SEAL Team interview: EP teases cliffhanger aftermath, Clay’s arc


Come Sunday night on Paramount+ you are going to have a chance to see the SEAL Team season 6 premiere, and what an event that is going to be!

If you recall, the last time we saw Bravo Team they were off in Mali, facing a life-or-death situation following an attack in the field. It’s about as epic a cliffhanger as you could ask for, and it serves as a jumping-off point to the rest of the season. Be prepared to have your tissues at the ready and your jaws on the floor; the show is holding nothing back!

We know there are a lot of questions out there — why do this cliffhanger? Does Max Thieriot’s new show mean we’ll be seeing less of Clay? To best answers these, we turn to a man who knows the world of Bravo inside and out in showrunner Spencer Hudnut. Below is the first part of an interview we did leading into the season; we’ll be back with part two of our interview following the first episode.

Matt & Jess TV – As you approached this season, what did you and the writers set out to do?

Spencer Hudnut – First and foremost, when you get this deep into a series you want to keep it fresh, keep the audience engaged, and not repeat yourself. With a show like ours, we really want to tell authentic stories. In leaving season 5 the way we did, we put our [Bravo] guys in such a bad position. This is not a show about war so much as the consequences of war. It felt like by leaving them the way we did, there really needed to be a fallout from that situation.

This is a season where everyone is going to feel the impact of that ambush in Mali and it’s going to hang over the entire season. I wanted to dig into how the men and women in uniform, plus their families, deal with the fallout of this.

This season 5 cliffhanger was so explosive — often you do have endings that leave characters in peril, but rarely is it so much of the cast. Why go this route?

The truth is that we made this move to Paramount+ last season and nobody knew if it would work. I did approach last season from the point of view of ‘if this is it for the show, how do we leave these guys?’. Given that it was the 20th anniversary of the War on Terror, this sort of Forever War, having these guys go out on the battlefield was a way to be true to the stories we’ve been telling. We like to say that war tends to have the last word.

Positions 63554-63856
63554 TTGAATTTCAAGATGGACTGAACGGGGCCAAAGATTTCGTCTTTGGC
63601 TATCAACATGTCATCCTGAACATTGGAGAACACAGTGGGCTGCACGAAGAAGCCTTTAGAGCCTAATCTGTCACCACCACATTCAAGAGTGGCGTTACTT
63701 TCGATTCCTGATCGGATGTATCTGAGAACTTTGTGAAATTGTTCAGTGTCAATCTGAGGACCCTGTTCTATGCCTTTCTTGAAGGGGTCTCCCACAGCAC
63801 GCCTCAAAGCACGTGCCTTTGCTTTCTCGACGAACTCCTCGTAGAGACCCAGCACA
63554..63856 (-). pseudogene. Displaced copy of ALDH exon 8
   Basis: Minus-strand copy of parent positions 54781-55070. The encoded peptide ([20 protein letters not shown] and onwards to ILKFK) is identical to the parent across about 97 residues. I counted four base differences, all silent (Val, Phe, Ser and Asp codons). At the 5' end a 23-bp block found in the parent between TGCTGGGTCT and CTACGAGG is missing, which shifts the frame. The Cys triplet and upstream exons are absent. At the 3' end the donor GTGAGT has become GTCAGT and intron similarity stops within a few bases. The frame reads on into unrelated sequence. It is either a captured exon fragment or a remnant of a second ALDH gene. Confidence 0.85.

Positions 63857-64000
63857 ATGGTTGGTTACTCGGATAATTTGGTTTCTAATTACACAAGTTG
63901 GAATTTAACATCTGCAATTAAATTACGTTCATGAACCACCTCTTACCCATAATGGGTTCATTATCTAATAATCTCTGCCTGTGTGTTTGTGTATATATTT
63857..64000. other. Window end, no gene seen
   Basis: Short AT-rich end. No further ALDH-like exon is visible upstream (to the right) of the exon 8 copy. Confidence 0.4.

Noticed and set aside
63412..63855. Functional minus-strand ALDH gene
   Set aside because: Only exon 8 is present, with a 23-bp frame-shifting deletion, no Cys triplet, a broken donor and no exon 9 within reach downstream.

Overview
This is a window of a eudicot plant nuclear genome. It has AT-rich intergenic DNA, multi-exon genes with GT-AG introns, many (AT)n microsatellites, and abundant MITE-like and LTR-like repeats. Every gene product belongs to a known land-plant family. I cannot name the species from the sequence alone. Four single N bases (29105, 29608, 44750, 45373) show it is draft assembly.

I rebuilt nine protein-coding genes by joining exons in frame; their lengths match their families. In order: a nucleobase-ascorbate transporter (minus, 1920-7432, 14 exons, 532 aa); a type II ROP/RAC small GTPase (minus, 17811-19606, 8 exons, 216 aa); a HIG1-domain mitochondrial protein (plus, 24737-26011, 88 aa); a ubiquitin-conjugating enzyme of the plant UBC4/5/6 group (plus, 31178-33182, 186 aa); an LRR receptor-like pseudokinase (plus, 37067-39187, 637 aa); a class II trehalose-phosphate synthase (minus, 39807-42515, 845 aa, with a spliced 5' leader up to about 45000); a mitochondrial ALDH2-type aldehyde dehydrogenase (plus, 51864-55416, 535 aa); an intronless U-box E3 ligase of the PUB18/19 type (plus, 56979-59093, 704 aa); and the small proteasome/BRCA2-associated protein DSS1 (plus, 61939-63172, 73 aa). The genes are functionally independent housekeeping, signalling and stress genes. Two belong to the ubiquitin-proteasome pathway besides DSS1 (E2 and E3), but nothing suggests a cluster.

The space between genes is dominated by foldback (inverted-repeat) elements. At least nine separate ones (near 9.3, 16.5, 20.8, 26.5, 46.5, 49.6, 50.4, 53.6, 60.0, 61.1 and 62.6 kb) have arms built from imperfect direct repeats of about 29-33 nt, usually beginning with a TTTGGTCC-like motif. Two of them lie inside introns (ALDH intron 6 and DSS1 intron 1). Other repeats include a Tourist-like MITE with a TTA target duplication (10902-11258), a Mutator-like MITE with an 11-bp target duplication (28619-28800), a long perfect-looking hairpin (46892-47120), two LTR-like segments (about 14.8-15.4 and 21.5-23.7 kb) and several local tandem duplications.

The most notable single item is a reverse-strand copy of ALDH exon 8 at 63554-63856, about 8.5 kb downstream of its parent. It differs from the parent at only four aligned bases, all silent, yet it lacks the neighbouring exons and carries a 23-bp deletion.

The ending was in part fueled by that, but also fueled by some question marks moving into season 6 as to who would be with us or not be with us. It felt like a creative way to answer that if, God forbid, we lost people. It would be a way to explain where people went. I really wanted to leave on a note where people wanted to come back and see what happened. We’ve obviously done that and we’re going to pick up with them in as stressful of a situation as we’ve ever found them in before.

There’s obviously been a lot made about Max Thieriot getting a new show in Fire Country, but he remains a series regular on SEAL Team. Was there a big challenge in trying to balance his schedule?

It was a challenge. I wouldn’t recommend breaking a season of television where you don’t know if your #2 is going to be going off making a new show (laughs). We’d probably written the first five scripts before we knew Fire Country was officially moving forward.

Because we were only doing ten episodes, it certainly made the nuts and bolts of working out his schedule a lot easier than if we were doing a full 22. It would’ve been harder to integrate him in the way that we do have him this season. We were fortunate that both shows are made by the same studio and under the some umbrella.

I gotta give Max a lot of credit. He made it clear to everyone that he loves playing Clay Spenser, and even though he’s shooting one show in Los Angeles and the other in Vancouver, he made it work in a way where had Max not made it a priority, it wouldn’t have worked.

With this being a ten-episode season, are we going to see one continuous arc play out?

This year, because we’re on streaming and we wanted to tell more propulsive stories, the first episode is really a continuation of last season’s finale. Obviously the home-front stories have always been serialized on our show but this season, the missions are serialized in a way that we haven’t done before. Where we start in episode 2 effectively works its way through episode 10. That’s a big change that excited me, and I think it excited the writers and the actors, as well. We’re breaking the formula more than we have in the past.

I know that late in the season, everyone was out to Jordan to do some on-location work. How important was it to capture footage that felt authentic to that part of the world? I know the locations department does a great job, but it can be hard to replicate everything in Los Angeles.

I was out in Jordan for the whole run, and we had a fantastic trip. It does go back to the move to Paramount+. We are so appreciative, not just to Paramount+ but to our fans who came with us. I think going and shooting in Jordan was about raising the bar and trying to enhance our production value. Our team does a great job in Los Angeles, but going out there to shoot allowed us to heighten the scale and scope of the show — it’s on another level.

We’re very aware that people now have to pay to see our show, so we want them to see that their money is being well-spent by us (laughs) and they’re getting as much bang for their buck as we can give them.

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